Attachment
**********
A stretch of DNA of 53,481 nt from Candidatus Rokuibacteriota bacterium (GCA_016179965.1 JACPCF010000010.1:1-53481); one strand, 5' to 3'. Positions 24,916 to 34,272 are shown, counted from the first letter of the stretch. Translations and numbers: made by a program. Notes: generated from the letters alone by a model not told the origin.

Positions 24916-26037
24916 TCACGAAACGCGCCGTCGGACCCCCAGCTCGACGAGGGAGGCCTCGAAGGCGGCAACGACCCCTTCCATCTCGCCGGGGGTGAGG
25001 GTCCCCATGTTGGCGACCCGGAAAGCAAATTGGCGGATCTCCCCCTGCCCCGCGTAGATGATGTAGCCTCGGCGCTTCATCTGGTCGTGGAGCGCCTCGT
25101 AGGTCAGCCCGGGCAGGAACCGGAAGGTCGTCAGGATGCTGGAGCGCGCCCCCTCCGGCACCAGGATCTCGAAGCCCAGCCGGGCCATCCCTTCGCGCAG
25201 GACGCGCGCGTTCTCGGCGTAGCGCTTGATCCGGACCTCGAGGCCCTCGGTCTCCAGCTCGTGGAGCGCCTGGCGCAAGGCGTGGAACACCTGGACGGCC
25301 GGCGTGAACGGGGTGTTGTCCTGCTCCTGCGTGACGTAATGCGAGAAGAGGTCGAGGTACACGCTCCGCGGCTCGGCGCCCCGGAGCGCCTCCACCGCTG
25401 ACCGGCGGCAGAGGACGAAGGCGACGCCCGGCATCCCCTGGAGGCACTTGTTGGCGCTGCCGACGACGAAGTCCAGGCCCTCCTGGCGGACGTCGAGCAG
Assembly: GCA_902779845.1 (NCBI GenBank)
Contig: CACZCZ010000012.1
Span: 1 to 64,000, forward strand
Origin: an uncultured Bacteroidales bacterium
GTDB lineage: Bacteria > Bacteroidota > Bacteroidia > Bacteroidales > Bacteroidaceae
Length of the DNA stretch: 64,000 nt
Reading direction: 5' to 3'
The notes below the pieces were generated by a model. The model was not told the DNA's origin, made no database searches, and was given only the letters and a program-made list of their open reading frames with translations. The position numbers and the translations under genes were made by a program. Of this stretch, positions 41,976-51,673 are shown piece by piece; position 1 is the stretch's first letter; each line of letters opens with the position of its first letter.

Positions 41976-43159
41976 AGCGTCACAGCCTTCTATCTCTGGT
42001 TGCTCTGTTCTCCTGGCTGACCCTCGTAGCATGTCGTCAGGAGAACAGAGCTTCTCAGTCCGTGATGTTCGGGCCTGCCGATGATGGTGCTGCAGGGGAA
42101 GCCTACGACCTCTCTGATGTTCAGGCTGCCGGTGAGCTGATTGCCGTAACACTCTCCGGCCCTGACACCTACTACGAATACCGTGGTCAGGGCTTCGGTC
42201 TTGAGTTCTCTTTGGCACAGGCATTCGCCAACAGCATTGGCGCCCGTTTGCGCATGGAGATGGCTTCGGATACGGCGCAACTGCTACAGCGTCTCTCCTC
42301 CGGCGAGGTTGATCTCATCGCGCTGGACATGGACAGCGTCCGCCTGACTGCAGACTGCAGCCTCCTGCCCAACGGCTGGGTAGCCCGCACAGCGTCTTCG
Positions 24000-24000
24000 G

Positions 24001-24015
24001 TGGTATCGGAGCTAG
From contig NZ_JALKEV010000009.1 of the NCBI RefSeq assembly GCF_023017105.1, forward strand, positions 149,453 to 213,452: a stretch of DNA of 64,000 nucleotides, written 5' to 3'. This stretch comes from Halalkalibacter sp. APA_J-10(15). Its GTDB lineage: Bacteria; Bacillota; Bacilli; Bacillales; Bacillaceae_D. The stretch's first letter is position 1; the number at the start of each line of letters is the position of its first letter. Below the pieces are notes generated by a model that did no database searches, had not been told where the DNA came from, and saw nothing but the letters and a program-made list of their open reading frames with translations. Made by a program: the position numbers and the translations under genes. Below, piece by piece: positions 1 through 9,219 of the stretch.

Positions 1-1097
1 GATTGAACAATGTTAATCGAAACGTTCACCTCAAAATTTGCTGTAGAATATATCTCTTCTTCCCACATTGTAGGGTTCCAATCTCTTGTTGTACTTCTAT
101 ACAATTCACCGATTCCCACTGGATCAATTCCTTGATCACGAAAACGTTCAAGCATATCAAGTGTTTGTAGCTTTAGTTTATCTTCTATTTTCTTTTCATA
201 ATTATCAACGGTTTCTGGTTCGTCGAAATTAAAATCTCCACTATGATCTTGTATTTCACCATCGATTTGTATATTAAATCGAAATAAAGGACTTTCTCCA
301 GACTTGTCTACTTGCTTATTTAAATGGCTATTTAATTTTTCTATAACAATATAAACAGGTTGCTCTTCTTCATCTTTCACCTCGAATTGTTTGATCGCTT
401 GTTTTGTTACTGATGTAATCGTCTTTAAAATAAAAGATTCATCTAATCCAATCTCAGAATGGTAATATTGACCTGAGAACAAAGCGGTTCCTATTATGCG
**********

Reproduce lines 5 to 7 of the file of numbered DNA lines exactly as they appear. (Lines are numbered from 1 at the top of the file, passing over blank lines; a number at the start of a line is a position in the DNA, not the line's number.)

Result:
25101 AGGTCAGCCCGGGCAGGAACCGGAAGGTCGTCAGGATGCTGGAGCGCGCCCCCTCCGGCACCAGGATCTCGAAGCCCAGCCGGGCCATCCCTTCGCGCAG
25201 GACGCGCGCGTTCTCGGCGTAGCGCTTGATCCGGACCTCGAGGCCCTCGGTCTCCAGCTCGTGGAGCGCCTGGCGCAAGGCGTGGAACACCTGGACGGCC
25301 GGCGTGAACGGGGTGTTGTCCTGCTCCTGCGTGACGTAATGCGAGAAGAGGTCGAGGTACACGCTCCGCGGCTCGGCGCCCCGGAGCGCCTCCACCGCTG